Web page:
Once Mr. Rizer gets final site plan approval from the town staff, he will start installing utilities and streets for the first 49 lots. He will sell “finished lots” to Ryan Homes, which put the property under contract about a year ago.

Mr. Rizer from 2012 to 2014 purchased the five parcels for a total of about $3.7 million, according to county real estate records.

Home prices probably will start at just less than $500,000, according to Ryan Homes Division Manager Brett Sechler.

Fifteen homes will stand within the town’s historic district, requiring architectural review board approval.

Ryan Homes representatives met with the ARB on Thursday night to discuss materials and design of the houses proposed in the historic district.

The four houses fronting Winchester Street would stand about 50 feet from the pavement.

“For most of these lots, they weren’t required to do any of this,” town Planning Director Brandie Schaeffer told the ARB. “They asked to meet with you early. They’ve been very willing to work with us, and we really appreciate it.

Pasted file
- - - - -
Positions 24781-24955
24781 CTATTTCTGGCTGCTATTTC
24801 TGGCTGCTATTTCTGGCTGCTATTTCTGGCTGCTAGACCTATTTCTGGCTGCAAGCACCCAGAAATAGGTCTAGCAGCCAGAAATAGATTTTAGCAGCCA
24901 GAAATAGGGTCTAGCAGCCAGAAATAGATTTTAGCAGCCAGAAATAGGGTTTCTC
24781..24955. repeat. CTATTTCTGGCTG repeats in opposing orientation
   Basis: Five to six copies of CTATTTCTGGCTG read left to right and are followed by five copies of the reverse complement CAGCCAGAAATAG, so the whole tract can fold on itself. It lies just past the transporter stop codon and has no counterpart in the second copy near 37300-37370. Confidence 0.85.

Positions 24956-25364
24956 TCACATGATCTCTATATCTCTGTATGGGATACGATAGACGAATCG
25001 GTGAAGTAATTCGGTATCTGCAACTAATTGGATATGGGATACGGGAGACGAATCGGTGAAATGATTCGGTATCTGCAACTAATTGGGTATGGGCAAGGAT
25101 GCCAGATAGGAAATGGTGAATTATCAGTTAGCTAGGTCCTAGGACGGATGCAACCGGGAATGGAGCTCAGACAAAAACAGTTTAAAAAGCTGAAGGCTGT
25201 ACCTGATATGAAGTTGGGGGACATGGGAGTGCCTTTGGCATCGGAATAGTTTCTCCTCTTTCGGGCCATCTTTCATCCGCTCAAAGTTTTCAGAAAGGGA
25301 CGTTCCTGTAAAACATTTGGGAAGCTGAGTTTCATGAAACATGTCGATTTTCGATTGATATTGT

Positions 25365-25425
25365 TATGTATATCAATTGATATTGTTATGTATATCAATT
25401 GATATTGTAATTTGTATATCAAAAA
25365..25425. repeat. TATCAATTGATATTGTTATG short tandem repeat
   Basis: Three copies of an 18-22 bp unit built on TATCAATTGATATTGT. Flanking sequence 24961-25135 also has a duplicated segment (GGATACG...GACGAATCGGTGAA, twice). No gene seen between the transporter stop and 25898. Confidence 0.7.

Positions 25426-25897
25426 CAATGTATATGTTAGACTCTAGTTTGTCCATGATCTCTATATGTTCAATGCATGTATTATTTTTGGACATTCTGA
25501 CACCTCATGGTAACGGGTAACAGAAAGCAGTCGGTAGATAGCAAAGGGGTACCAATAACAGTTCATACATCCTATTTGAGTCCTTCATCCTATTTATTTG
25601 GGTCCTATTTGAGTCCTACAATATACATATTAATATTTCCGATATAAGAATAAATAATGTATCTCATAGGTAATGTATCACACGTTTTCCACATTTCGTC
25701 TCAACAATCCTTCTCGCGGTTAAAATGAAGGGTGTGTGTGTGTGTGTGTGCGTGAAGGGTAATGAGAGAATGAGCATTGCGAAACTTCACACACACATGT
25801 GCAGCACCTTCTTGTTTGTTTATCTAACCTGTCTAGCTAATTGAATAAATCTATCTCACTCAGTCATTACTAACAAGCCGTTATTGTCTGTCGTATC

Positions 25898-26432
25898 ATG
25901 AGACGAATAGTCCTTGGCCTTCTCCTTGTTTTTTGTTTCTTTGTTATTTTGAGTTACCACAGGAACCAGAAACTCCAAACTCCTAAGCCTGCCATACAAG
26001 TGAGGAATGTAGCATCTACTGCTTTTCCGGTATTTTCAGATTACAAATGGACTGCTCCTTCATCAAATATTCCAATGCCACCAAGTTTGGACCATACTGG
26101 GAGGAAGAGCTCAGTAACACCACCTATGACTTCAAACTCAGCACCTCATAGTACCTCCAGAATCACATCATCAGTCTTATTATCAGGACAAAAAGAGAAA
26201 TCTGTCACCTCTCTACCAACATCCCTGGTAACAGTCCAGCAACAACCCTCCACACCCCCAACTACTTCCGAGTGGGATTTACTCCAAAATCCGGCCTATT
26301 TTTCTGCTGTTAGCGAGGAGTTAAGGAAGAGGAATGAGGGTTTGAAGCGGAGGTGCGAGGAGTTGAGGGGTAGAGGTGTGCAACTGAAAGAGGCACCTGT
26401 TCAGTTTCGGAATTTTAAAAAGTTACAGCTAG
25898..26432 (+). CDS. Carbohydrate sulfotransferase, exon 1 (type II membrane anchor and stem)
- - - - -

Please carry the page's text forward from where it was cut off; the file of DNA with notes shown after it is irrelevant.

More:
“They went out and hired an architect and drew up things they had never done before,” Ms. Schaeffer added.

“It’s really important and we want to make sure they look good,” said Mr. Sechler.

Board members discussed the proposed designs and materials’ adherence to historic district guidelines.

“We tried to make sure, going through the historic guidelines and seeing the properties within the area, that we could accommodate and match up with the different designs within the town,” Mr. Sechler said. “As mentioned, they are very eclectic houses within the area.”

ARB Chairman Steve Wojcik told the Ryan representatives: “We appreciate the fact that you are trying to particularly focus on these homes and customize them as much as possible so they fit in as best as they can to the surrounding (area) as opposed to standing out from Winchester Street.”